Friday, January 14, 2005

Slow housing market could hamper economy, builders' economist says


ORLANDO, Fla. – Facing rising interest rates and slowing demand, the nation's housing market could become a drag on the overall economy in the coming year, the chief economist of the National Association of Home Builders said yesterday.

Economist David Seiders said at the trade group's annual convention that housing has been a powerful growth engine for the past four years but is likely to go into neutral at best.

Business growth is likely to take up the slack, he said, and keep the U.S. economy growing at an annual rate of 3.7 percent, down from 2004's 4.4 percent level, after inflation is factored in.

"Positive trends in employment and household income will buoy housing demand in 2005," he said, "while a rising interest rate structure and overinflated house prices – in some areas – will strain affordability and work against these positive factors as the year progresses."

With higher interest rates expected, Fannie Mae economist David Berson said home prices are likely to increase less rapidly in the coming year, slowing to an average 3.5 percent gain nationally, compared with 10.5 percent last year.

"There is little prospect we'll see a national decline in prices," Berson said, barring a national "calamity."

Some areas may experience an actual price decline, he said, but probably not places such as San Diego that have a strong economy and population growth. San Diego County is one of the most costly housing markets in the nation, with an overall median price in November of $487,000, according to DataQuick Information Systems.

Seiders projected that housing starts will drop 3 percent to 4 percent this year as interest rates rise about one percentage point from their current levels of around 5.75 percent for 30-year, fixed-rate loans.

Slightly lower interest levels were projected by Berson, chief economist of Fannie Mae, and Frank Nothaft, chief economist of Freddie Mac, who both joined Seiders in previewing the coming year's housing outlook.

Fannie Mae and Freddie Mac are government-chartered companies that buy mortgages from lenders and sell them to investors on the secondary market to assure a ready supply of home-loan funding. But the disclosure in recent months that both companies had engaged in questionable accounting practices has brought additional scrutiny of their practices and talk of increased congressional oversight. The disclosures led to the resignations of top executives at both companies.

Alluding to these problems, the incoming president of the home builders group, David F. Wilson of Idaho, said in a written statement that he will help "ensure that efforts to re-regulate the housing government-sponsored enterprises do not impede the housing finance system that has helped generate the strongest U.S. homeownership on record."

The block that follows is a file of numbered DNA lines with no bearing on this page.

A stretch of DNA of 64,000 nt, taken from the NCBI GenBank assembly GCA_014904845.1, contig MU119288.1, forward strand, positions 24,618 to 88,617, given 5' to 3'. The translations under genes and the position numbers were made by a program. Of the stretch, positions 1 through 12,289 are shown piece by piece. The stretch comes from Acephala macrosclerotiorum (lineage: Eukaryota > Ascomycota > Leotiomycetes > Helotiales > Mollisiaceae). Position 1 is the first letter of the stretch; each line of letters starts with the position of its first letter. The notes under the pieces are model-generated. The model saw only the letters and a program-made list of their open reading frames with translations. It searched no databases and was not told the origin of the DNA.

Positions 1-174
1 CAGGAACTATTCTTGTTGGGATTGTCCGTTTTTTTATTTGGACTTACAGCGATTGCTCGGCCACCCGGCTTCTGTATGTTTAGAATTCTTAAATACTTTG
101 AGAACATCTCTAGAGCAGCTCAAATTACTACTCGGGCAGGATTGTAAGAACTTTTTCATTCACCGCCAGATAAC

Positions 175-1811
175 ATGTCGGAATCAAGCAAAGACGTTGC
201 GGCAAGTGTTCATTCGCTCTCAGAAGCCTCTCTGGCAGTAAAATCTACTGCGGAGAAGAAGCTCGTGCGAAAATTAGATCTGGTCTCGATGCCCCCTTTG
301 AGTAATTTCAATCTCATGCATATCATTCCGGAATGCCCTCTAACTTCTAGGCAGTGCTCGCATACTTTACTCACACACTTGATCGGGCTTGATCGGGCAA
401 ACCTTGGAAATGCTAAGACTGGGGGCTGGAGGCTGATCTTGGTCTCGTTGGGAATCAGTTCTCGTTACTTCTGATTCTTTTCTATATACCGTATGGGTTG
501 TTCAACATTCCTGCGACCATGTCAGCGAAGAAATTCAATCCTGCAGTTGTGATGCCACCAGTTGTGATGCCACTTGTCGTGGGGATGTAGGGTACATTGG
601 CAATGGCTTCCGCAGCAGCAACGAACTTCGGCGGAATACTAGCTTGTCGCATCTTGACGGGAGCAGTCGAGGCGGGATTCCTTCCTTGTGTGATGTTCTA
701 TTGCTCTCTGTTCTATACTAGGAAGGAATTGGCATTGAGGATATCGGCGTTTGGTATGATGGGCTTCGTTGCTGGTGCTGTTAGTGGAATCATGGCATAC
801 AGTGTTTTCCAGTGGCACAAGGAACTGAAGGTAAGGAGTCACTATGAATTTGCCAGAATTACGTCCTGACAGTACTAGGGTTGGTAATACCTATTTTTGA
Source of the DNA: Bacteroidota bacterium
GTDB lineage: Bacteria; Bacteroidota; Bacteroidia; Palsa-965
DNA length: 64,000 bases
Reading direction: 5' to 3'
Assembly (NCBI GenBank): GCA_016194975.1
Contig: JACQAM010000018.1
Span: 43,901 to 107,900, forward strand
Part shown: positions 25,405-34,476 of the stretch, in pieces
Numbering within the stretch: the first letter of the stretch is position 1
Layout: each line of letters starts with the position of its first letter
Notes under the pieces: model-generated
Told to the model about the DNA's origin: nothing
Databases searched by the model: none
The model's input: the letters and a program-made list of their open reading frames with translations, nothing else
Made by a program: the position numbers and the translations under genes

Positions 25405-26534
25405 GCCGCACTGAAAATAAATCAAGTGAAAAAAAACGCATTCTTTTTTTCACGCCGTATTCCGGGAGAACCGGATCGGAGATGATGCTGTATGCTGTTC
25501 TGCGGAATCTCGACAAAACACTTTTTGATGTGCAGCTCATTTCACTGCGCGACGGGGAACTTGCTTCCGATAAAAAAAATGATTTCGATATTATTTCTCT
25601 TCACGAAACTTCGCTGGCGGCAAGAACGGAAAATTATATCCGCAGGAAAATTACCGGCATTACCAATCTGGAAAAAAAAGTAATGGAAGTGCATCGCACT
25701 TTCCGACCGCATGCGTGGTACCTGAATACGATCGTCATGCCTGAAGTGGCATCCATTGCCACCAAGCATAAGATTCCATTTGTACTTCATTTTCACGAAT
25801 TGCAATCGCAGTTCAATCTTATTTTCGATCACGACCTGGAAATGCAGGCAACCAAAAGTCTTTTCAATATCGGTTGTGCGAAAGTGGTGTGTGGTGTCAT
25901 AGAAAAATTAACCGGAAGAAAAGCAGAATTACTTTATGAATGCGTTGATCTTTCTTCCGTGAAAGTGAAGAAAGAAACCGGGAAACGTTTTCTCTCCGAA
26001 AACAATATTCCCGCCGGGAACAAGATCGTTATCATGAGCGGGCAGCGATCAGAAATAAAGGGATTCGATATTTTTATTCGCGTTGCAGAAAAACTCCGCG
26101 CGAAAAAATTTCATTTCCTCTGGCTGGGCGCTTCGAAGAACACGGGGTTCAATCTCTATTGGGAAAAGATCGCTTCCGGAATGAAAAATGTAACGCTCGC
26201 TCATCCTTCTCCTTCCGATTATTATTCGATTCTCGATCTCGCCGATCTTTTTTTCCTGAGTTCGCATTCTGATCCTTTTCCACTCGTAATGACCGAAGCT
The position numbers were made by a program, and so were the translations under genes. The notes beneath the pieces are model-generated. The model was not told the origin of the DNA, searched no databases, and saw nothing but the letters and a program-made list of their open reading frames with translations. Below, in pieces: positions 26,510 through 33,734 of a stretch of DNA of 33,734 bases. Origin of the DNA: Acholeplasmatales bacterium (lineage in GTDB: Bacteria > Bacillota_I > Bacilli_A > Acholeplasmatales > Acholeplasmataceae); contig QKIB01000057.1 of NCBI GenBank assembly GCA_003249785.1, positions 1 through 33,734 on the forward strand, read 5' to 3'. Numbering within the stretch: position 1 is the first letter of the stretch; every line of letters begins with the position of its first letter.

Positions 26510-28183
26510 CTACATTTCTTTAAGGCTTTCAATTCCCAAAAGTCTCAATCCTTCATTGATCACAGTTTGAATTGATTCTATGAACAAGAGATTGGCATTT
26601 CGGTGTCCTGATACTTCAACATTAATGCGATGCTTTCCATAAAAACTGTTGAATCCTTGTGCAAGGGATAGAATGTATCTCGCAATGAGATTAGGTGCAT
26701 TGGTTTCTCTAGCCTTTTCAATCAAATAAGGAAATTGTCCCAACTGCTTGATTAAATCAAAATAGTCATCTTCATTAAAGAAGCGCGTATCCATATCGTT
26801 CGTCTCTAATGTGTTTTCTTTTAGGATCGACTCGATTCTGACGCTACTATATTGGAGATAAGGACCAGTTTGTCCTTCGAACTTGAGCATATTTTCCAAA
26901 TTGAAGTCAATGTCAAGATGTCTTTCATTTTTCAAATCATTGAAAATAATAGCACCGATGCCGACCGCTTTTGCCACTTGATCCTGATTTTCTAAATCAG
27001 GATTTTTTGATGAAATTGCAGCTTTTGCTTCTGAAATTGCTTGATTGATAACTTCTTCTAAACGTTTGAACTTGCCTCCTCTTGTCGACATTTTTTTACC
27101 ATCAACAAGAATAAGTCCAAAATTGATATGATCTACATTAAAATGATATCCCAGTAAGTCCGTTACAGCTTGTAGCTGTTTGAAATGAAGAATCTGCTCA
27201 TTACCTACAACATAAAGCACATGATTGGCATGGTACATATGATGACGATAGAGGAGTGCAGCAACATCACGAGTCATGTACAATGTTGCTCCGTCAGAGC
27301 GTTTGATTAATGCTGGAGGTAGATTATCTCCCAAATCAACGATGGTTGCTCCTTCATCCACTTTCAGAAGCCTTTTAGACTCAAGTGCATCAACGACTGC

Industry observers have worried that any instability in the secondary mortgage market could trigger even higher interest rates and less availability of mortgage funds.

Berson said rising interest rates will further cool the refinancing market and take loan originations down to $2.1 trillion or $2.2 trillion from last year's $2.8 trillion.

Freddie Mac's Nothaft noted the growing popularity of adjustable-rate mortgages, particularly those carrying no interest for the first five years in high-priced markets.

"That's not a big risk if homes are appreciating," he said. But if an area sinks into recession and homes do not gain value, interest-only-loan holders could be put at risk of default.

The economists were speaking against the backdrop of a festive mood at Orlando's giant Orange County Convention Center, where 1,500 exhibitors filled the equivalent of 40 football fields with construction-industry materials from pickup trucks to faucets. Vendors were pitching their products to more than 90,000 delegates from the United States and abroad.

Appliance manufacturers were touting $2,000 refrigerators; window and door makers were showing off "insulated hurricane impact products;" and materials dealers were unveiling alternatives to wood, tile and other traditional lines.

Builders have grumbled that construction costs have skyrocketed in recent months because of increased overseas demand for concrete and wood. But the rising cost of land has far outpaced the price increases for materials, many analysts noted.

Michael Carliner, an economist at the National Association of Home Builders, said the need to rebuild after last month's tsunami in South Asia will not boost demand for construction materials that would be used in the United States. But a diversion of shipping capacity to aid victims of the disaster may have some effect on prices and supplies.

Ed Sullivan, chief economist for the Portland Cement Association, said even with the greater demand for cement, an ingredient in concrete, the price increase has amounted to only $283 to the typical $6,500 bill for concrete used in a single-family home.

Carliner said prices should moderate in 2005, particularly for lumber as a result of expected trade agreements with Canada, the source of one-third of U.S. construction wood.